Individuals who try to switch jobs after working five years at the same company won’t see as much of an increase as those who leave between the three- to five-year mark (this, the survey found, is when employees get the greatest salary bump). The longer you stay past five years, the less of an increase you’ll see, the ADP survey found. More experience often means you’ll have higher pay at your current job, so you’re less likely to see as much of a pay bump if you leave.
One surefire warning sign that you need a new job? “If your paycheck suddenly starts becoming irregular,” says Sandy Smith, a senior certified human resources professional with seven years of experience working in corporate human resources. It’s a clear indication of cash flow issues within the company, she adds.
Smith, who is also the founder of the personal finance blog Yes, I Am Cheap, says this is one of the major signs it’s time to change jobs.
“Saving money by not paying employees is the death knell of a company on its last legs,” she says, “and you should immediately jump ship.”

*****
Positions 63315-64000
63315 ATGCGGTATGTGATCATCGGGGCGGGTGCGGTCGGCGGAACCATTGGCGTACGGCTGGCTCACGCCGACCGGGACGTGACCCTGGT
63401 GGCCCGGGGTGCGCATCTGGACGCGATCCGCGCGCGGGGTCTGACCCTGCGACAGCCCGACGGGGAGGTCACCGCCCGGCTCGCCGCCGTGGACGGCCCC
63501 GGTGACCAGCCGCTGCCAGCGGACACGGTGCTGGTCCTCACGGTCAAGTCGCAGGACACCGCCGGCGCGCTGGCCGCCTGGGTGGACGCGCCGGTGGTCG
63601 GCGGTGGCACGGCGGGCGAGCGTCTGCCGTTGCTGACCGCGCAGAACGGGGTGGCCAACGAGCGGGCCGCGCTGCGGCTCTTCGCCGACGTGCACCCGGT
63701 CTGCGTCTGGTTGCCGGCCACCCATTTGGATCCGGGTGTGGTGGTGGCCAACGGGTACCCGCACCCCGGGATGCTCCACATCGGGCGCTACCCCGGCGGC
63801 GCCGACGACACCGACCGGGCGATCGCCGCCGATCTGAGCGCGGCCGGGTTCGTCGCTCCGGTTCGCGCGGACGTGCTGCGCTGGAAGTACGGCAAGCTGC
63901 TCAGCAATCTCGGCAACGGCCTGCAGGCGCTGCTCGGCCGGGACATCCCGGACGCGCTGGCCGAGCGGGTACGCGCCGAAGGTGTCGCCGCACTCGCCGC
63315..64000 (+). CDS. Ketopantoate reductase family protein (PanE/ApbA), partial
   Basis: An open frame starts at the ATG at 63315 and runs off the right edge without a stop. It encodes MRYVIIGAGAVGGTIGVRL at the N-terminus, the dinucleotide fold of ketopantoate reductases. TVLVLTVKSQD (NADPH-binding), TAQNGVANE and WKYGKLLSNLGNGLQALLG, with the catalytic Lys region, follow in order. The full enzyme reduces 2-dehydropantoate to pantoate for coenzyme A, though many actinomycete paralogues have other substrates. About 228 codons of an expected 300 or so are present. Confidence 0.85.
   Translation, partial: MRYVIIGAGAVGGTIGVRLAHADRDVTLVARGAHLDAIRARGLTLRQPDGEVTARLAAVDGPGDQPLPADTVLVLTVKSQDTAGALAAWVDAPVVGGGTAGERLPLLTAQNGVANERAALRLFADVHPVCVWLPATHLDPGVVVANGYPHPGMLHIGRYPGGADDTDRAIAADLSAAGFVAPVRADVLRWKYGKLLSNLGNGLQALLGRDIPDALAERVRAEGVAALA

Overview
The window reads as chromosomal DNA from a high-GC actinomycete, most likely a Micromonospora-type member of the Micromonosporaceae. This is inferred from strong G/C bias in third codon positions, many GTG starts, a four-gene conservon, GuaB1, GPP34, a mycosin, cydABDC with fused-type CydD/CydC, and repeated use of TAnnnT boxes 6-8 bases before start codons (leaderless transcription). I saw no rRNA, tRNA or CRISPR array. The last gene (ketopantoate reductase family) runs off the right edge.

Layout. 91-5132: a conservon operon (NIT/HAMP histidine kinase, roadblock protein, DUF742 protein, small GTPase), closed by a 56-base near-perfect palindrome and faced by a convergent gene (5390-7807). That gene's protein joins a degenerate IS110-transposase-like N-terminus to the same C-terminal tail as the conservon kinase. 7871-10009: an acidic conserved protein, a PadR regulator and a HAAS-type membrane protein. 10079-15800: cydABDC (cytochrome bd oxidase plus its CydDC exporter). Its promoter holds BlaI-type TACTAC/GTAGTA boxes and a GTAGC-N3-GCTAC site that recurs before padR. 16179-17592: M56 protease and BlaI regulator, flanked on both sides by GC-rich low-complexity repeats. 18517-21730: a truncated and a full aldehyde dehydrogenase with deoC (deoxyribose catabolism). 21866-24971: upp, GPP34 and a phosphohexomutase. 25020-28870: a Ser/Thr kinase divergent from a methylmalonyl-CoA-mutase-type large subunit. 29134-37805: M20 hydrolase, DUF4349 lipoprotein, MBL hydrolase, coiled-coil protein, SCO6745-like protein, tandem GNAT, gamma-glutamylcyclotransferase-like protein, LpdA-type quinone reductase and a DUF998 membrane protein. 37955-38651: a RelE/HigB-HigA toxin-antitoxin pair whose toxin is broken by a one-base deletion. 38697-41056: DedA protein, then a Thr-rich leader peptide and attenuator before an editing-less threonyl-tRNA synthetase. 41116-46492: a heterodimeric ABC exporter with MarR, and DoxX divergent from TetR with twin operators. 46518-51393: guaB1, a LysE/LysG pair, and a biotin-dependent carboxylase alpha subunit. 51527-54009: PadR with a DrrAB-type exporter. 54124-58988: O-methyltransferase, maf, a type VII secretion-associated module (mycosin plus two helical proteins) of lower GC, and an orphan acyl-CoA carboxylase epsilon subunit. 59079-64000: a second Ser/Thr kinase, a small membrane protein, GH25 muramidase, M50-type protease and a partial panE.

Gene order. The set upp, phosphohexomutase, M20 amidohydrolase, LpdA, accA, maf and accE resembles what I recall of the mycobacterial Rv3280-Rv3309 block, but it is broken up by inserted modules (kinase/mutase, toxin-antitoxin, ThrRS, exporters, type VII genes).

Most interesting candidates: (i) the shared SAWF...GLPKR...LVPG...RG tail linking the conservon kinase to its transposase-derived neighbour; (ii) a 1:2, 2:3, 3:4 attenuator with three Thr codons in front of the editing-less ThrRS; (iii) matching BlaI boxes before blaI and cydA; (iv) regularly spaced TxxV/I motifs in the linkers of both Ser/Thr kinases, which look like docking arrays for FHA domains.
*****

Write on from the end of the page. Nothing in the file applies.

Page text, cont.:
If your employer is starting to cut benefits or lay people off, Smith suggests that it might be a warning sign you need a new job and time to financially prepare for a job transition. While one layoff or cut may not be definite signs it’s time to change jobs just yet, Smith says to keep an eye on it.
“Layoff after layoff indicates a serious issue, and you should never take for granted that your job is safe,” she says.
“Saving money by not paying employees is the death knell of a company on its last legs, and you should immediately jump ship.”